It's not just dangerous; it's also a waste of time.(ISTOCKPHOTO)Whether you have adult attention deficit hyperactivity disorder (ADHD) or are just a busy person on the go, you've probably developed your own strategies for multitasking: paying bills while checking email, preparing for a meeting while cooking dinner, or spending time with your kids while scribbling down to-do lists. And you probably think you're pretty efficient when you multitask, right? Think again.
A growing body of research shows that people who try to manage more than one unrelated task at the same time typically don't perform as well; drivers chatting on cell phones, for instance, take longer to reach their destinations, a 2008 University of Utah study found.
“Thats the myth of multitasking,” says Edward Hallowell, MD, ADHD specialist and author of CrazyBusy: Overstretched, Overbooked, and About to Snap! Strategies for Handling Your Fast-Paced Life. “Its like playing tennis with two balls: Your games not as good as it would be with one ball.”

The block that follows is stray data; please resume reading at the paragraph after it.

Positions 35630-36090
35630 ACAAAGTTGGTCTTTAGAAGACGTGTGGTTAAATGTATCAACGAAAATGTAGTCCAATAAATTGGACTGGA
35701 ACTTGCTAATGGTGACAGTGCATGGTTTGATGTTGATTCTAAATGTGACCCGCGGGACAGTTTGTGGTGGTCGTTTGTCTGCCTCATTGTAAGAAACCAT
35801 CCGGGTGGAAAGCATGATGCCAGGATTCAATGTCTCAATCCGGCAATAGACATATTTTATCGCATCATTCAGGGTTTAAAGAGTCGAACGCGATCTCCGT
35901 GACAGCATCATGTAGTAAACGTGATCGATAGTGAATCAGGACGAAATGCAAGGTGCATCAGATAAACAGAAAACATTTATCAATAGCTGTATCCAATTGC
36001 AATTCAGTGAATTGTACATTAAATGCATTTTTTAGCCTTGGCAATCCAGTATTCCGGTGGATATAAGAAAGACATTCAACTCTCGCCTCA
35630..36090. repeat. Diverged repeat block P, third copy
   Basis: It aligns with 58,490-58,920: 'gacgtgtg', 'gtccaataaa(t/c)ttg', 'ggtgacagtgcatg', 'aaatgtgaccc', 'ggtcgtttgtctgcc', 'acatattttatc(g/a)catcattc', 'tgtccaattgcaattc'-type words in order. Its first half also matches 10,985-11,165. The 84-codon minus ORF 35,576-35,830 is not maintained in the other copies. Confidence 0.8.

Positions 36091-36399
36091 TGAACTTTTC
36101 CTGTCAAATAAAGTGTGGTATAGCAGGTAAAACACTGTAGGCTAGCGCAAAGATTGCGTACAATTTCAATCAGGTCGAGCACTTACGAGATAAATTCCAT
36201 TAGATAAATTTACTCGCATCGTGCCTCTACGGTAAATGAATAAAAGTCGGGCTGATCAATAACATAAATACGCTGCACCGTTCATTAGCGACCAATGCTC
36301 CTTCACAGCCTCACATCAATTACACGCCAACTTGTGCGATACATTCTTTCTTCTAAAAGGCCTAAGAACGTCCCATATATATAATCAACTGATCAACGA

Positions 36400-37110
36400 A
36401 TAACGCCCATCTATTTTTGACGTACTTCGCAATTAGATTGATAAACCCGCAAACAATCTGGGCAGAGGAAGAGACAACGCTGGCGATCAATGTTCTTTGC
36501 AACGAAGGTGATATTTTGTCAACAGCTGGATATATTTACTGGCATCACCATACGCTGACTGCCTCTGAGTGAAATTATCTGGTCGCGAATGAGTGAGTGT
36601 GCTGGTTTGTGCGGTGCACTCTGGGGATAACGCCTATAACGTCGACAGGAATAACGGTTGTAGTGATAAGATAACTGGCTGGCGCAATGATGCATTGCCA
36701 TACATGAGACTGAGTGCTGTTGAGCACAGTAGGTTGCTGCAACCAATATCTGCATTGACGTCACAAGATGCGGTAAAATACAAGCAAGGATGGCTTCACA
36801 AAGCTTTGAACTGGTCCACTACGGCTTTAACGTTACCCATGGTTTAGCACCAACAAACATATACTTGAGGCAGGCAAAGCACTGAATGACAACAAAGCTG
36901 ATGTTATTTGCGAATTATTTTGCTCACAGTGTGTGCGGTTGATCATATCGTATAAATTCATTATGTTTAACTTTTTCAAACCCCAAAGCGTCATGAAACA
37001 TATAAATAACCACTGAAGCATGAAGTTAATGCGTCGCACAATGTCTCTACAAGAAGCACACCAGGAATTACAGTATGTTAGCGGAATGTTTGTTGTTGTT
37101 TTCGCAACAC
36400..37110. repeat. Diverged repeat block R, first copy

More about adult ADHD
- Stimulant Medications for ADHD
- Why ADHD Affects Adults Differently
- What If My Child Shows Signs of ADHD?
How to stop?
Strive to give each task your full attention. Dr. Hallowell tells of a lawyer who negotiated an amazing deal. Later, the adversaries couldnt believe theyd agreed to such terms. The savvy lawyers secret? He focused on the deal only, while the other team checked their PDAs.
You can achieve this type of focus if you go lineardo one thing at a time, moving from one task to the next. Try it: Instead of talking on the phone while answering emails and helping your child do homework, go linear; it wont take longer and youll be sharper.